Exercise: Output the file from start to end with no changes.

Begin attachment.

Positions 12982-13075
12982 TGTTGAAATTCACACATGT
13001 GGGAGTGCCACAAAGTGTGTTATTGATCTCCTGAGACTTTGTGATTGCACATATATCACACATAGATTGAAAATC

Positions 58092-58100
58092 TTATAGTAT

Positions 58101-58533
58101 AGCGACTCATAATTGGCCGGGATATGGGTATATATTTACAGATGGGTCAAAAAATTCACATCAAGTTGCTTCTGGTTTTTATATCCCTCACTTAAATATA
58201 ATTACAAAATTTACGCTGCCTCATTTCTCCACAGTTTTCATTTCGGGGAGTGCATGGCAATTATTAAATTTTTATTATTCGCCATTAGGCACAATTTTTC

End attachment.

Positions 12982-13075
12982 TGTTGAAATTCACACATGT
13001 GGGAGTGCCACAAAGTGTGTTATTGATCTCCTGAGACTTTGTGATTGCACATATATCACACATAGATTGAAAATC

Positions 58092-58100
58092 TTATAGTAT

Positions 58101-58533
58101 AGCGACTCATAATTGGCCGGGATATGGGTATATATTTACAGATGGGTCAAAAAATTCACATCAAGTTGCTTCTGGTTTTTATATCCCTCACTTAAATATA
58201 ATTACAAAATTTACGCTGCCTCATTTCTCCACAGTTTTCATTTCGGGGAGTGCATGGCAATTATTAAATTTTTATTATTCGCCATTAGGCACAATTTTTC